The Fallen Angels in “Tartarus”

The Fallen Angels in “Tartarus”

This piece was originally featured in the Southern Nebraska Register’s “Ask the Register” column on March 22, 2024, which can be found here.

 

Q. 2 Peter 2:4 says “God did not spare the angels who sinned but threw them down into Tartarus…” What is Tartarus and where is it?

A. The New Testament letter, 2 Peter, describes God’s judgment upon the fallen angels, or demons, who joined in Lucifer’s rebellion and were cast out of heaven as a consequence. Popular English translations of 2 Peter 2:4, such as the Revised Standard Version 2nd Catholic Edition (RSV2CE) or the English Standard Version Catholic Edition (ESVCE), tell us that these fallen angels were cast into “hell.” Other translations, such as the New American Bible, say that they were cast into “Tartarus.” Is ‘Tartarus’ the same thing as ‘hell,’ especially ‘hell’ as we understand it? Or is this a different place?

The Bible uses a variety of words to describe what we generally refer to as ‘hell’ today. This is a result of the Bible being written in different languages: the Old Testament was originally written in Hebrew and Aramaic, and the New Testament was originally written in Greek. It is also a result of the Biblical faiths, namely Christianity and Judaism, that believe in life after death, and, in reflecting on Scripture, found various ways to articulate those beliefs about life after death. Therefore, when reading the Scriptures, we encounter terms such as Sheol, Hades, Gehenna, the bosom of Abraham, Tartarus—each of them depicting a place departed souls go after death. 

A helpful way to incorporate all of these elements would be to picture the Old Testament concept of ‘hell’ as divided into three sections or concentric circles. The first and outermost circle could be referred to as “the place of the righteous dead.” In the Bible, this circle would be called by words such as ‘paradise’ or ‘Abraham’s bosom.’ It is the place in which righteous human souls who died before the death of Christ waited for heaven to be opened to them. It is only called ‘hell’ in that it is ‘not heaven’—it is not the eternal hell of damnation.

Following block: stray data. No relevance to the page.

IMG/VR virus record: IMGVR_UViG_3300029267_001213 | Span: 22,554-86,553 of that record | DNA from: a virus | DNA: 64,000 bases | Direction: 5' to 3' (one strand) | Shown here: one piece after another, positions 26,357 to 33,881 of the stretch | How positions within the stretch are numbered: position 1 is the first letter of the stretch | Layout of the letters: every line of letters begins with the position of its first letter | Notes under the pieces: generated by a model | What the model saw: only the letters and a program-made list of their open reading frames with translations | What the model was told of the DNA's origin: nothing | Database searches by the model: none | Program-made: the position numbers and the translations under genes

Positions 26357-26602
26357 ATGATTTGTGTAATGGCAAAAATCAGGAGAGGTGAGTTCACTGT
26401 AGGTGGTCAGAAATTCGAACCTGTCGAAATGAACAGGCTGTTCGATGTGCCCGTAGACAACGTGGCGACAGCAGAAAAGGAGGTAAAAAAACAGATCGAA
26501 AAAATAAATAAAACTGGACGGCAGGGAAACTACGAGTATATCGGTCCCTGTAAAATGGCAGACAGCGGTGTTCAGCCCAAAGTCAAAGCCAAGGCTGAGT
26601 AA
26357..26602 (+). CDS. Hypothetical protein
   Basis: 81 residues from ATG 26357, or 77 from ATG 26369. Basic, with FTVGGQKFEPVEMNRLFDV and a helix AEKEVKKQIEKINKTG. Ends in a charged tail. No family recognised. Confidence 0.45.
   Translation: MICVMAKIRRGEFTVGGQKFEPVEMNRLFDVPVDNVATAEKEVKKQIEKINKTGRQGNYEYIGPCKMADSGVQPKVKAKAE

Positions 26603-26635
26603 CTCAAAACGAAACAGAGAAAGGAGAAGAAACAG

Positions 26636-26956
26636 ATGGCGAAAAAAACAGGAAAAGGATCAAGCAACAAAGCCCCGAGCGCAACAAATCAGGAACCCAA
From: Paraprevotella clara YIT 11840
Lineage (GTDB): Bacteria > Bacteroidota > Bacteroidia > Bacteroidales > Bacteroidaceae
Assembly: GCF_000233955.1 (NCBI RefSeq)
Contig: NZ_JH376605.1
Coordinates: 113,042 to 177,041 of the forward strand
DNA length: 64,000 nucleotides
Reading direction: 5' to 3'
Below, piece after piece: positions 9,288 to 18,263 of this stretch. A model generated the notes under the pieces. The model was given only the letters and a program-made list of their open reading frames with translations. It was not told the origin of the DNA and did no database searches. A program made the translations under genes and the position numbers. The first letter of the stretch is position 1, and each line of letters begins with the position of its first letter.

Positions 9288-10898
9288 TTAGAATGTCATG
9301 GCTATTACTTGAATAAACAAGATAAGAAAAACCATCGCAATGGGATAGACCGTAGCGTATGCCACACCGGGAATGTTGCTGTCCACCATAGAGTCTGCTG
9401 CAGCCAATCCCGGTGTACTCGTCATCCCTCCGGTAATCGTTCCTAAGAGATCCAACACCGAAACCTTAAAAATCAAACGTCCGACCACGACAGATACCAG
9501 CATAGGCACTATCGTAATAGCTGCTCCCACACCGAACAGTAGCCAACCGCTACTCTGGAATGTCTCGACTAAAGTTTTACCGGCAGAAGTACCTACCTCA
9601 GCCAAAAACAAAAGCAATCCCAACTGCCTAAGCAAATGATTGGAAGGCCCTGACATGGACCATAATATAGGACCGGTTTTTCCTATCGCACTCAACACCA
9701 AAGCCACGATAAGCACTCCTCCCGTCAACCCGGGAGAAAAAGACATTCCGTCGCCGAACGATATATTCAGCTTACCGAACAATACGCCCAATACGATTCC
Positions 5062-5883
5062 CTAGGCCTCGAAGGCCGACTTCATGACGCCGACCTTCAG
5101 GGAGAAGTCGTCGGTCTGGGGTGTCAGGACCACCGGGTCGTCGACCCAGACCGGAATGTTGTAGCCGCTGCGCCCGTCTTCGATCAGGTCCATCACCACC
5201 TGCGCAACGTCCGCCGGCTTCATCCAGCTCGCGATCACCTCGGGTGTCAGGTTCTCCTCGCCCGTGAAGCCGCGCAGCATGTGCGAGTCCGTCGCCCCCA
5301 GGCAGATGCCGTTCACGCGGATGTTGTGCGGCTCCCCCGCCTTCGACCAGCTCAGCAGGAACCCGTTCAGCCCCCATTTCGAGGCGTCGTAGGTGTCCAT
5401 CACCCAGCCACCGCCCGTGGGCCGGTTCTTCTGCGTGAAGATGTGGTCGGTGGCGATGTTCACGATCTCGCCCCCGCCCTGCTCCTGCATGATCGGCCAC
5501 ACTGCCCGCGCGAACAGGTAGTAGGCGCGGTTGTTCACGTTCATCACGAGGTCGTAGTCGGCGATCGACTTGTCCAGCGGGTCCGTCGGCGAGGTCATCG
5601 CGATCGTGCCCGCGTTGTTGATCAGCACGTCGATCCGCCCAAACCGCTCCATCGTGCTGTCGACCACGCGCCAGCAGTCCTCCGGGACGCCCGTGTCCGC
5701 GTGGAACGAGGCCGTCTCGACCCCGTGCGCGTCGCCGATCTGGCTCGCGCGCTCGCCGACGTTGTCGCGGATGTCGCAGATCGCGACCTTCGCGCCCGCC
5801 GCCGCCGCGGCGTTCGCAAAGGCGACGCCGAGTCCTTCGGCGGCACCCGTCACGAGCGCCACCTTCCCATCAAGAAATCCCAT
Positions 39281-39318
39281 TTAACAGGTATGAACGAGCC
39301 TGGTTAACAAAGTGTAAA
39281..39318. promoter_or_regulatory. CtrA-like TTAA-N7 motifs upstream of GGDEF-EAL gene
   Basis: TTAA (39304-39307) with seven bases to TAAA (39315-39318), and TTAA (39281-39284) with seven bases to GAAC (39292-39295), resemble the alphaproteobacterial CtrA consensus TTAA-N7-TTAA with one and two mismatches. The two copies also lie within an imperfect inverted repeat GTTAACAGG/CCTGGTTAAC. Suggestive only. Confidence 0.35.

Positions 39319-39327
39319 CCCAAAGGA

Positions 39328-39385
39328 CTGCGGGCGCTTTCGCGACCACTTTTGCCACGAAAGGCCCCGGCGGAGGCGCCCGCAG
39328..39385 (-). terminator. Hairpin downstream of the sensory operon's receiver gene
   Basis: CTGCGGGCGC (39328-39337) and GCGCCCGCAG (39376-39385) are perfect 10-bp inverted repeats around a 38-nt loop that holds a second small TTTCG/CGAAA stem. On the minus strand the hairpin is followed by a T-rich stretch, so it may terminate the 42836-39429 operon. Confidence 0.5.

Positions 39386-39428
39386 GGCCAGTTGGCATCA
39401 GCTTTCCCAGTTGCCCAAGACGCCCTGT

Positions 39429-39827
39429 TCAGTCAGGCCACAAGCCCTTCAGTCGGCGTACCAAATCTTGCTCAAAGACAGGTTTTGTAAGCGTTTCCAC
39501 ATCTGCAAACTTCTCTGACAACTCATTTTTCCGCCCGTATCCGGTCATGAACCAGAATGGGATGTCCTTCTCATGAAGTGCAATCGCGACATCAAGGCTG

The second, middle circle could be referred to as “the place of the unrighteous dead,” that is, the place in which human souls resided who died without meriting heaven. The Bible refers to this place as Sheol (Hebrew), Hades (Greek), or Gehenna (Greek). Consider the parable of the Rich Man and Lazarus in Luke 16:19-31. While Lazarus, the righteous servant, is “carried by the angels to Abraham’s side,” the rich man who treated Lazarus poorly is described as being in “Hades,” with a “great chasm” separating him from Abraham and Lazarus. Both of these figures died before heaven was opened, but one seemingly enjoyed rest in the interim in “the bosom of Abraham,” while the other was left in torment. 

The last and innermost circle of hell could be called “the prison for fallen angels,” or Tartarus, as 2 Peter 2:4 calls it in the New American Bible. This deepest part of hell is the place reserved for angelic spirits (not human souls) who denied the Lord God and were eternally banished from His company in heaven. 

A couple of necessary questions must follow, though, after clarifying what might be meant by ‘hell.’ In the Apostles’ Creed we profess that Christ “descended into hell.” Did Jesus descend into Tartarus? And who did he bring into heaven with him? Answers to these questions vary, so I will trace out the answer that is supported by the largest weight of the Western Christian tradition. 

In congruence with the Apostles’ Creed, St. Peter tells us in 1 Peter 4:6 that “the gospel was preached even to those who are dead, that though judged in the flesh the way people are, they might live in the spirit the way God does.” Traditional Catholic interpretation has understood this verse (alongside others) to mean that upon expiring on the cross on Good Friday, Jesus continued His saving mission by descending into the realm of the righteous dead (‘paradise’ or ‘Abraham’s bosom’) to bring those souls with him into heaven. This interpretation is supported by figures as early as St. Irenaeus (c. 130-202), St. Athanasius (c. 296-373), and Pope St. Gregory the Great (c. 540-604). It is also taken up by the Roman Catechism (1566) and finally into the modern Catechism of the Catholic Church (1993; cf. §631–635). 

On the other hand, Tartarus as well as Hades (the lower circles), even if visited by Christ to pronounce His victory over sin and death (cf. 1 Pet 3:19), remain untouched and continue to hold captive those fallen angels and unrighteous souls, respectively, to form the eternal hell of damnation that we typically conceive of today.